Frequently Asked Questions
Most frequent questions and answers
Genetic screening is a type of test that identifies changes in genes. The results can confirm or rule out a suspected genetic condition or help determine a person’s chance of developing or passing on a genetic disorder including Cancer.
Many diseases do not show signs or symptoms. By the time it surfaced or is noticed it may be too late.
The normal blood test only provides a diagnostic report, without knowing if you’re actually carrying a mutated disease-related gene!
A molecule composed of 2 chains coiled around each other to form a double helix carrying genetic instructions for the development, functioning, growth and reproduction of all known organisms.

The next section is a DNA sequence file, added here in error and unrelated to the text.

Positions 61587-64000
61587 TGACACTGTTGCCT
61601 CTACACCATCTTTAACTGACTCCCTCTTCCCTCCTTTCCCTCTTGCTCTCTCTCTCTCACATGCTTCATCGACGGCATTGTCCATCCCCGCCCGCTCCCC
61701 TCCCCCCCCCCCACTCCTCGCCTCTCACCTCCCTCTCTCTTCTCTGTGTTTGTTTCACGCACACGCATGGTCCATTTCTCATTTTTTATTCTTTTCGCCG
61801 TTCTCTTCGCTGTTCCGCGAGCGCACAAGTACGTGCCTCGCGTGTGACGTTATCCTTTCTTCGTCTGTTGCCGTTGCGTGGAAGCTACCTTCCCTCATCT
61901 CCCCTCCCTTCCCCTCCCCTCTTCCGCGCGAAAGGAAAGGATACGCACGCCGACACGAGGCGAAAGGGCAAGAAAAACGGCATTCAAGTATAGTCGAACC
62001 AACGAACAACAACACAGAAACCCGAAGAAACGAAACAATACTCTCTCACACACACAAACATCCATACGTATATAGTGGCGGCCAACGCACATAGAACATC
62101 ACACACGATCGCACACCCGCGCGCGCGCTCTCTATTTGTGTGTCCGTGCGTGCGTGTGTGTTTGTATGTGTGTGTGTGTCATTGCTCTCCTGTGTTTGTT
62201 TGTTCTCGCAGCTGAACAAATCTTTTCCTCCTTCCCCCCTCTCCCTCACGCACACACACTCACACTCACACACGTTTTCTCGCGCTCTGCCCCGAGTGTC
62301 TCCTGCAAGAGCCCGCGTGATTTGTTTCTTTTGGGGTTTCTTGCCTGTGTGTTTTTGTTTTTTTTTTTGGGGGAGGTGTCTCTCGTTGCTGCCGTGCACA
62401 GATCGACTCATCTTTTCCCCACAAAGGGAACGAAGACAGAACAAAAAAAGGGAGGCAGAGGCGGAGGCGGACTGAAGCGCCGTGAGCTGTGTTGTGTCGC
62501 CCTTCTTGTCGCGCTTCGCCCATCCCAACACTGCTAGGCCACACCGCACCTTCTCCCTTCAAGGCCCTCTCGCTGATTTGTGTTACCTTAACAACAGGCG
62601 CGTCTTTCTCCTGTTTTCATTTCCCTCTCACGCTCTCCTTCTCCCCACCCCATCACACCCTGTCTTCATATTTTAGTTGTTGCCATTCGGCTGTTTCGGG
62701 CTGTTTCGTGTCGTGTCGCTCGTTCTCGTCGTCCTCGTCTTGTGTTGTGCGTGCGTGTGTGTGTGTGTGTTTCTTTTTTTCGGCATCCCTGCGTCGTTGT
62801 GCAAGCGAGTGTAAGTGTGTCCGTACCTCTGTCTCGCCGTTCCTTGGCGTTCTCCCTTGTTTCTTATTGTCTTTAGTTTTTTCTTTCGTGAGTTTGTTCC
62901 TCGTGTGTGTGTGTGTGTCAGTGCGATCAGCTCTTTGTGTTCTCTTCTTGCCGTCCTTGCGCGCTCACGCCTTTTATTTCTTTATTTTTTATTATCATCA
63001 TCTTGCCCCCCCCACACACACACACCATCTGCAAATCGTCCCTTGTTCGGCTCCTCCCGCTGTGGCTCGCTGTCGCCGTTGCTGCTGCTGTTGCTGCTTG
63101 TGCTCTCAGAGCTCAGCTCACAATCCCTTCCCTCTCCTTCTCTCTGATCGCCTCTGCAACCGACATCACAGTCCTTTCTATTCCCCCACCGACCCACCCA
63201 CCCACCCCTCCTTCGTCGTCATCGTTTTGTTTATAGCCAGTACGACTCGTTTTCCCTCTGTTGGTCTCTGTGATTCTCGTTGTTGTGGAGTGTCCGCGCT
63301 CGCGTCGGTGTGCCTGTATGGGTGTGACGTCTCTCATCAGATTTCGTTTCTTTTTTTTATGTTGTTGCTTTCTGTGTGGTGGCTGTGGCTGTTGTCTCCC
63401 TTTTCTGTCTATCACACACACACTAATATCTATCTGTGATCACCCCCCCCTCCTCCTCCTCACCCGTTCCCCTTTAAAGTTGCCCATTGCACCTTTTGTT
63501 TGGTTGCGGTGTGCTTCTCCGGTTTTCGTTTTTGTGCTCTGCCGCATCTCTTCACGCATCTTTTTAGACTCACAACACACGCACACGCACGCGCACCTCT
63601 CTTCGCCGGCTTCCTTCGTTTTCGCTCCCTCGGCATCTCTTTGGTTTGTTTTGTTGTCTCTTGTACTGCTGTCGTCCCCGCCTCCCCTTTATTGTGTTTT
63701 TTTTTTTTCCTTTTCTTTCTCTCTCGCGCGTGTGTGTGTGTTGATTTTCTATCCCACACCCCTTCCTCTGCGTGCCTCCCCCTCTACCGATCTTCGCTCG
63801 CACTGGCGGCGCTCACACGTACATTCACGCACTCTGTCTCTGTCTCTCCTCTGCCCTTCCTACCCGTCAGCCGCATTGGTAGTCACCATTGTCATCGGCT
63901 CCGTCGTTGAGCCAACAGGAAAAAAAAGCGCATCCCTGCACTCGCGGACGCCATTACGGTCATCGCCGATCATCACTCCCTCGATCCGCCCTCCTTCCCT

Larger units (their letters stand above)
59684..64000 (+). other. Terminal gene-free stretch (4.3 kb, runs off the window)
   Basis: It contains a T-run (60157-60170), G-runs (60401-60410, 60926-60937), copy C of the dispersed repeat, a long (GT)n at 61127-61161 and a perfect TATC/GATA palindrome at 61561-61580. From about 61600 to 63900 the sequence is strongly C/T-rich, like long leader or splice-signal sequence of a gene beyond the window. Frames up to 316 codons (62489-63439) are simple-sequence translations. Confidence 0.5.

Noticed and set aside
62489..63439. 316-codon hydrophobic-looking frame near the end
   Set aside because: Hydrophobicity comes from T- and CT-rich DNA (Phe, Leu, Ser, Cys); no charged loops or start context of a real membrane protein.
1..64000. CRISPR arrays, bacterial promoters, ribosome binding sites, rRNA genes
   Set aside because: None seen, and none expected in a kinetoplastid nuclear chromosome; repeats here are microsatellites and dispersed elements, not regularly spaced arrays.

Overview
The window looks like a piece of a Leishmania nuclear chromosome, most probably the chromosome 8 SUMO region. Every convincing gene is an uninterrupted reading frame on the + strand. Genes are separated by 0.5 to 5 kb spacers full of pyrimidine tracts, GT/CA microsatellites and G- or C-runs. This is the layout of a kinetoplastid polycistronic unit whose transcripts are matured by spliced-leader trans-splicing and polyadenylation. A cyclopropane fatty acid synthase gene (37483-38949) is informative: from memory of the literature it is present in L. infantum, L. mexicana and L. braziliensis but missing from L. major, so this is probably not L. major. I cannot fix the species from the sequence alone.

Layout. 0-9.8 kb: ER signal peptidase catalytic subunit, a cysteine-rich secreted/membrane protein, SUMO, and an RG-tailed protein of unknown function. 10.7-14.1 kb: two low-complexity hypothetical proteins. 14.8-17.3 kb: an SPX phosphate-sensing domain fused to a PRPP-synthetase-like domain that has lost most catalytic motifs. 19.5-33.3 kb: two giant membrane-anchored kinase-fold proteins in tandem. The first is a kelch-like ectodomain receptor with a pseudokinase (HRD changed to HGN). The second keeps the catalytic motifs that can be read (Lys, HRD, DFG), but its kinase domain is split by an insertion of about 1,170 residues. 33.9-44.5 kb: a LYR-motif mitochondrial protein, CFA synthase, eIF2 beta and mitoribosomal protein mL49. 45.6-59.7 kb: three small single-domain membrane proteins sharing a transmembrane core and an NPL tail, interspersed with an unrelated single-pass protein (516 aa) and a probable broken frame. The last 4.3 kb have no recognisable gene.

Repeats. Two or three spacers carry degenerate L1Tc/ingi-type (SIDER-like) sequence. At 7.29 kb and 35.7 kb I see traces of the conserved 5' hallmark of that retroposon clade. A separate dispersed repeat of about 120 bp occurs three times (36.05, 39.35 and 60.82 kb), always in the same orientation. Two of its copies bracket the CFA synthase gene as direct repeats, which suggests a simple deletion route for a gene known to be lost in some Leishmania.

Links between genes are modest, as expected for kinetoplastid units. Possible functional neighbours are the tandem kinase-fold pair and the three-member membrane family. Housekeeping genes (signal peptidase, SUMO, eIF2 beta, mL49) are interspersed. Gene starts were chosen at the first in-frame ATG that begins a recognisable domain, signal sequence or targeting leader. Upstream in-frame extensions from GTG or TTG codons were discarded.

- When a CT, MRI, PEP scan views an ‘image’, it means a tumour has already formed!
- mRNA can screen the mutated gene expression level BEFORE a tumour is formed!
- Early detection prevents the occurrence of a disease
- To monitor the changes in gene expression that indicates a disease to relapse, like cancer
- To determine the types of treatment or medications suitable for a patient
External (environmental) impact test
Changes due to internal/ external factors
Static (does not change)
Real-time (keeps on changing)
intron (non-protein coding region) and
exons intron (protein coding region)
Covers only exons
3.3 billion base pairs
30 million base pairs